I am thrilled to have Karen Bao, author of Dove Arising, on the blog today. I adored that the book’s setting was on the moon and felt that with her science background Karen was able to create a colony I could really imagine and visualize. Phaet is a character determined and loyal- she’ll do anything to help her family. I’ve got a really stellar interview to share plus my Lego version of the cover.
About the Book:
By: Karen Bao
Release Date: February 24th 2015
Publisher: Viking Books for Young Readers
Phaet Theta has lived her whole life in a colony on the Moon. She’s barely spoken since her father died in an accident nine years ago. She cultivates the plants in Greenhouse 22, lets her best friend talk for her, and stays off the government’s radar.
Then her mother is arrested.
The only way to save her younger siblings from the degrading Shelter is by enlisting in the Militia, the faceless army that polices the Lunar bases and protects them from attacks by desperate Earth-dwellers. Training is brutal, but it’s where Phaet forms an uneasy but meaningful alliance with the preternaturally accomplished Wes, a fellow outsider.
Rank high, save her siblings, free her mom: that’s the plan. Until Phaet’s logically ordered world begins to crumble…
I love that you chose the moon for your futuristic colony. Did you work with experts to understand more of the details of what life would be like?
Yeah. Luckily, I took classes in physics during drafting, and chemistry and geology during editing. Those classes not only answered my questions but also inspired some aspects of world-building. When a problem really stumped me, I asked my professors: “So, hypothetically, if humans were to live on the Moon, how would they create the illusion of gravity WITHOUT spinning at high speeds a la Ender’s Game?” Our answers (magnetic repulsion, which would probably kill people in real life) definitely weren’t perfect, but they worked just enough for the story.
You are a student yourself- I believe you are going into the science field? Do your studies impact what direction your writing takes?
I study ecology, or the study of organisms’ relationships to one another and to their environments. The science is close to my heart and really impacts my writing. It’s a huge part of the Dove Arising universe: worrisome trends in climate and biodiversity coupled with government inaction led to a group of scientists founding a society on the Moon. In other words, they thought Earth would soon be uninhabitable, so they pooled their funds and left.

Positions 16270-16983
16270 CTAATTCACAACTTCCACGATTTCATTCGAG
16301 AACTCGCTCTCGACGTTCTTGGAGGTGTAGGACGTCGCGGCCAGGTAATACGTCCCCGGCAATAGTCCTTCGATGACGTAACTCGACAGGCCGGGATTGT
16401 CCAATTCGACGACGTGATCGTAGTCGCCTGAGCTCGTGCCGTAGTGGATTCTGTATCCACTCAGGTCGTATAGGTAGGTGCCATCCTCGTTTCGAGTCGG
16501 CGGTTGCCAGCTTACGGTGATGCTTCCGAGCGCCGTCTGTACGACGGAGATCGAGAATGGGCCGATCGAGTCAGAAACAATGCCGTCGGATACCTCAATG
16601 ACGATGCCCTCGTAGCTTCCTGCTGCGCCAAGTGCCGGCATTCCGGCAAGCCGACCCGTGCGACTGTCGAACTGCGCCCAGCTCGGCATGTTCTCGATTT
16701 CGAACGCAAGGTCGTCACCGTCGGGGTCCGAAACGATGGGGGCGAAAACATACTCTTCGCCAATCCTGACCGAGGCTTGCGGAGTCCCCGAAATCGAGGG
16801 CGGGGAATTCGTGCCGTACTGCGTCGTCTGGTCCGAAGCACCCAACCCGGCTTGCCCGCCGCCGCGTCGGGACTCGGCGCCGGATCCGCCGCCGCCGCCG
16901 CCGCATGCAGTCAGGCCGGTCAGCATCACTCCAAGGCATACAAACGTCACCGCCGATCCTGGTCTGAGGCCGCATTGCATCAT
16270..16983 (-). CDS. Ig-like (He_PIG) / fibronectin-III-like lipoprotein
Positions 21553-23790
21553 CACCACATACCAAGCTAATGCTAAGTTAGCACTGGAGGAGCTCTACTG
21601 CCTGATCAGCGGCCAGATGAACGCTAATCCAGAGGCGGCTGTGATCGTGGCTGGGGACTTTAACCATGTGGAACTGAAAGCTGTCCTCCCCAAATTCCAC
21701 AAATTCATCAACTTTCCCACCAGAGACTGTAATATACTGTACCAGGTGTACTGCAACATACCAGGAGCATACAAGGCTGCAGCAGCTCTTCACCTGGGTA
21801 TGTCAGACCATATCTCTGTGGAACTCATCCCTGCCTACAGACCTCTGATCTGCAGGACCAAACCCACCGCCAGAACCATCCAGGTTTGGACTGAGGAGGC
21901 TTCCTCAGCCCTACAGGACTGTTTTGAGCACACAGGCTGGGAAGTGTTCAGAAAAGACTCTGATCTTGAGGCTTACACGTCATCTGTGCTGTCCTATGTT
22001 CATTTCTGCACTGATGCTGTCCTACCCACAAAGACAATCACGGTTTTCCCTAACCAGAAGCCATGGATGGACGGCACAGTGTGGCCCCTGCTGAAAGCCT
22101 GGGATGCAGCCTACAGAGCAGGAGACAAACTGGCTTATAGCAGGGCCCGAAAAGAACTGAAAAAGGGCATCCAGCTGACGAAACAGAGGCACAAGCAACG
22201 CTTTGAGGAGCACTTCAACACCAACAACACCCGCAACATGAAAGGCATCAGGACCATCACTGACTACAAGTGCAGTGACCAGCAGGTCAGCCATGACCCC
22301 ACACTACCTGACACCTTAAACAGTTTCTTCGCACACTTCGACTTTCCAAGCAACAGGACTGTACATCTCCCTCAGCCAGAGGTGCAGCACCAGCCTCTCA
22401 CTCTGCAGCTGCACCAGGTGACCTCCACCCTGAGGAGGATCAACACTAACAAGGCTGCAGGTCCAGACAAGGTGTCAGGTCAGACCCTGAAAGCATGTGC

The scientists weren’t quite right: the Earth in Dove Arising is still populated, but sea levels are high and climate is out of whack. Oceans are full of algae but largely devoid of fish, turtles, mammals, etc. Because rising sea levels have swamped coastal cities like New York, most people live on raft-like cities that drift across the sea. Since I want to specialize in marine ecology, creating these oceanic cities was both fun and cathartic.
What was the strangest thing you learned in your research for Dove Arising?
I used to think that the Moon was a boring old space rock, but it’s got such entertaining “weather” and topography. For instance, meteorite showers are common because the Moon lacks a true atmosphere (the Lunars call the storms “grit-rain”). Moonquakes are frequent and can register up to 5.5 on the Richter scale. Finally, lunar lava tubes are subsurface tunnels formed by volcanic activity millions of years ago. All these tidbits were way too cool (and life-threatening) to leave out of the story. You’ll have to read to find out more.
Your society is one in which the people are restricted yet are willing to give up freedoms for safety. How did you go about planning your society and what regulations would rule their lives?
The Lunar government is based largely on my mom’s stories about Communist China. She grew up witnessing distrust and competition amongst people, and even the internment of her own father. I adapted that society for an off-world environment. Like China, the Lunars emphasize scientific progress to give them a competitive edge over other nations, ie those on Earth. Similarly, the Lunar government tracks academic performance, ranks students based on monthly tests, and publishes the rankings. The Chinese Communists’ surveillance apparatus was the basis for the Lunars’, but the Lunars’ is kind of on steroids. The creepiest bit is that Lunar citizens’ handscreens let the government listen in on their conversations and monitor their vital signs.
Your main character rarely speaks. Did this complicate the writing process and what methods did you use to have Phaet express herself?
Phaet’s reserve made her a tough cookie. First, it necessitated writing in first-person present tense; I convey almost all her emotions through thoughts, not words or actions. She also has bodily reactions to events, like receiving bad news; she analyzes her heart rate or stress hormones with the precision of a true biology nerd.
A few other characters, like Phaet’s family, her best friend Umbriel, and even her fellow trainee Wes, can read her movements and tell what she’s feeling. I often had these people articulate her emotions instead of having her tell the reader about them.
Sometimes I got so frustrated with Phaet that I wanted to say, “Girl, feel something already!” But then I remembered that her reserve is so central to her personality. I couldn’t possibly mess with it.
Immediately when I saw this cover I couldn’t help but picture a Lego mini-figure running with the moon in the background. I decided it needed to be done so here you are. I hope you enjoy…